Based on studies suggesting that NF-κB is constitutively active in a number of cancer cell lines (25-27), we investigated whether NF-κB was involved in the apoptotic process induced by 5-FU in EC9706 and Eca109 cells. Our results indicate that 5-FU mediates the activation of NF-κB through the phosphorylation of the IκBα protein, leading to increased expression levels of pIκBα. When the increase in pIκBα reaches a maximal value at a certain concentration of 5-FU, further dose increases of the chemotherapy drug may not be effective. Our data suggest that these cell lines may be resistant to 5-FU treatment, which has also been observed in patients who are undergoing treatment.
The last series of experiments was conducted to determine the potential mechanisms by which quercetin inhibits NF-κB activation. We revealed that the addition of quercetin significantly enhanced the cytotoxic and apoptotic responses to 5-FU. To confirm that quercetin plays a converse role in the 5-FU-mediated activation of NF-κB, we sought to determine the extent to which NF-κB was affected by quercetin and 5-FU, alone or in combination. Consistent with other studies, 5-FU increased the expression of pIκBα in EC9706 and Eca109 cells, but expression of pIκBα was inhibited when quercetin was combined with 5-FU, although quercetin had little effect on its own.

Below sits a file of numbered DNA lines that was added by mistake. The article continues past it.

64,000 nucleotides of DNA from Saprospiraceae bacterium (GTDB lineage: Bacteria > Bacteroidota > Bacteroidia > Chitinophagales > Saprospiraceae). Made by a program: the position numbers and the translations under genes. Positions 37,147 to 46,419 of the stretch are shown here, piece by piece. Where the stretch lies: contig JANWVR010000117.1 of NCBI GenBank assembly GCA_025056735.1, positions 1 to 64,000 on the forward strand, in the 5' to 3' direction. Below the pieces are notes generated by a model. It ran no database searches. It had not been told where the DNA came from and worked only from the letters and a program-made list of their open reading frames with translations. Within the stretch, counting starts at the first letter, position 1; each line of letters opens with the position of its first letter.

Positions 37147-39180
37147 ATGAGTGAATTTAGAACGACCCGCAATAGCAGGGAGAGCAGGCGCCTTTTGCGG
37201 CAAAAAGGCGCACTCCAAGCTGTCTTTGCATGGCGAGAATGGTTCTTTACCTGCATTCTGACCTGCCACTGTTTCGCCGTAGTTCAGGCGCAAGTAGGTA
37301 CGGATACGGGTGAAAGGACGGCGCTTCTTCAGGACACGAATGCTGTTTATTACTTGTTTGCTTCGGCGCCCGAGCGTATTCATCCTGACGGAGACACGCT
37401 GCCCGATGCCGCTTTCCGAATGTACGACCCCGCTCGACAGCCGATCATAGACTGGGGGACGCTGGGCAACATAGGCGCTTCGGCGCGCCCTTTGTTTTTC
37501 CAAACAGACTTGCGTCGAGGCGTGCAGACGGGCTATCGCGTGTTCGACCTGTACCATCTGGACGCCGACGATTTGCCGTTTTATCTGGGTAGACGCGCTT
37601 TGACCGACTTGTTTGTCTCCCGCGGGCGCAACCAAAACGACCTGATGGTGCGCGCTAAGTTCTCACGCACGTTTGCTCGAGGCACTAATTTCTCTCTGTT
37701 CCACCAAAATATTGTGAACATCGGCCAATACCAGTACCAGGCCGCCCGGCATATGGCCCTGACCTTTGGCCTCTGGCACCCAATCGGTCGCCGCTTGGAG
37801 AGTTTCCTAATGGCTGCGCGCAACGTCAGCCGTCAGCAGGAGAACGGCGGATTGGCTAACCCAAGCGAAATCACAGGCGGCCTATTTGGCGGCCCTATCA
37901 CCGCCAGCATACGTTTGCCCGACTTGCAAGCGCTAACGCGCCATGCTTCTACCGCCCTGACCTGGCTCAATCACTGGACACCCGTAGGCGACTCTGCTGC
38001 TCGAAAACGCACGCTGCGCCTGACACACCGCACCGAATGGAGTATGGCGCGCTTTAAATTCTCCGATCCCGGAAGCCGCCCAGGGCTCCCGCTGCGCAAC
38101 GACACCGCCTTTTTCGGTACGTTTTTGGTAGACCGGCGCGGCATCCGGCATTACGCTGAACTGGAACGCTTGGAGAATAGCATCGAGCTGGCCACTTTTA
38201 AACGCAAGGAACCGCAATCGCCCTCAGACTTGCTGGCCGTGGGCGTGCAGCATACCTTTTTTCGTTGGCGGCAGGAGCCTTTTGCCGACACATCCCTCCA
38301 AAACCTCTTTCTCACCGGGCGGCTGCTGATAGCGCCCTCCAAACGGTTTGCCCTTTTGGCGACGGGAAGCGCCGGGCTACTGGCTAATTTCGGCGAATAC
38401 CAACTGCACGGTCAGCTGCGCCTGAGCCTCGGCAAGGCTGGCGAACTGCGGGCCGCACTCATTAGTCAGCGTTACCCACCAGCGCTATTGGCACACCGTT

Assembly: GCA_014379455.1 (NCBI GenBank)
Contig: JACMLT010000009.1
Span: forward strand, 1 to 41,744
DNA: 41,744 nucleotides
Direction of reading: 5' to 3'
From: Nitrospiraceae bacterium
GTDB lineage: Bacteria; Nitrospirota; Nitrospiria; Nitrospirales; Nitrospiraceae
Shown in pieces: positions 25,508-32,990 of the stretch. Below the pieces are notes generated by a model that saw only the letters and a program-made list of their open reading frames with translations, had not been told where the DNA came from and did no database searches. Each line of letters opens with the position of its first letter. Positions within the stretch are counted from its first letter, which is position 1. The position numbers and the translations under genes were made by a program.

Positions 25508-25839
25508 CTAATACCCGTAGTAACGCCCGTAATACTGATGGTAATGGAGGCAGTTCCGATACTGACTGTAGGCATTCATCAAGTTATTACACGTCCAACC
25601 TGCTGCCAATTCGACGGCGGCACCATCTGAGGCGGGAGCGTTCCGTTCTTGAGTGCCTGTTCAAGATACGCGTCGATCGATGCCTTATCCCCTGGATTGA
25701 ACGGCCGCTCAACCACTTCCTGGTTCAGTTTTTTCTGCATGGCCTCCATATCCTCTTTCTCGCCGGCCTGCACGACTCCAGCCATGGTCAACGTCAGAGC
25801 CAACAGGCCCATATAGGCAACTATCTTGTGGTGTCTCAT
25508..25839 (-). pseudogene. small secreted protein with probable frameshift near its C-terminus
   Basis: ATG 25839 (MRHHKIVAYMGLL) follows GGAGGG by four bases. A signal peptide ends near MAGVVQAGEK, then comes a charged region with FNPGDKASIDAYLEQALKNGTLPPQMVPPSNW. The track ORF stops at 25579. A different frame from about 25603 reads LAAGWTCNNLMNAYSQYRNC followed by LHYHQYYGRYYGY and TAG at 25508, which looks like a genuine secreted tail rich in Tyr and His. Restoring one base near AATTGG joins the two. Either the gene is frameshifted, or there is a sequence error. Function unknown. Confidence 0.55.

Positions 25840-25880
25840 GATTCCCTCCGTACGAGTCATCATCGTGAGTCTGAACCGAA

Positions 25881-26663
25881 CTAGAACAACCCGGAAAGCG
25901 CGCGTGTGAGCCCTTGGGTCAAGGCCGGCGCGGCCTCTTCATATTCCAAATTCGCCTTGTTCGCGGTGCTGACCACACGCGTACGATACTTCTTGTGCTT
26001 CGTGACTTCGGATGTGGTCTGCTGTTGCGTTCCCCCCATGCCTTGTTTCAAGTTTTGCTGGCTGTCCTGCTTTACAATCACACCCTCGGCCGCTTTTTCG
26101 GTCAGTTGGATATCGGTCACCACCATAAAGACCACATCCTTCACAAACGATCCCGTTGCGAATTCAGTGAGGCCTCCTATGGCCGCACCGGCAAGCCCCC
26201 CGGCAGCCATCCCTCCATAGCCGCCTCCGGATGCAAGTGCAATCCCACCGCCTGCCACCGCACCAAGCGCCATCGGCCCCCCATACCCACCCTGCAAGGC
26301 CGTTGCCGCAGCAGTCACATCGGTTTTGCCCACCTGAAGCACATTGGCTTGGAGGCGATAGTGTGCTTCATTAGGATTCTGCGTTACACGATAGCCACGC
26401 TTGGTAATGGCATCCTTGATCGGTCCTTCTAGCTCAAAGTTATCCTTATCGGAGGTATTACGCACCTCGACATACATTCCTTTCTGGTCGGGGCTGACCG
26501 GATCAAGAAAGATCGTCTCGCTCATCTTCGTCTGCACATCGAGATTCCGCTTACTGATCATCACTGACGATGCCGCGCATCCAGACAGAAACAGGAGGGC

Our data demonstrated that quercetin acts synergistically with 5-FU to induce apoptosis in esophageal cancer cells. This may be attributed to the attenuation of NF-κB activation, as demonstrated by the decrease in pIκBα expression. These data suggest that the addition of quercetin to 5-FU may potentially be a superior therapeutic strategy for the treatment of esophageal cancer.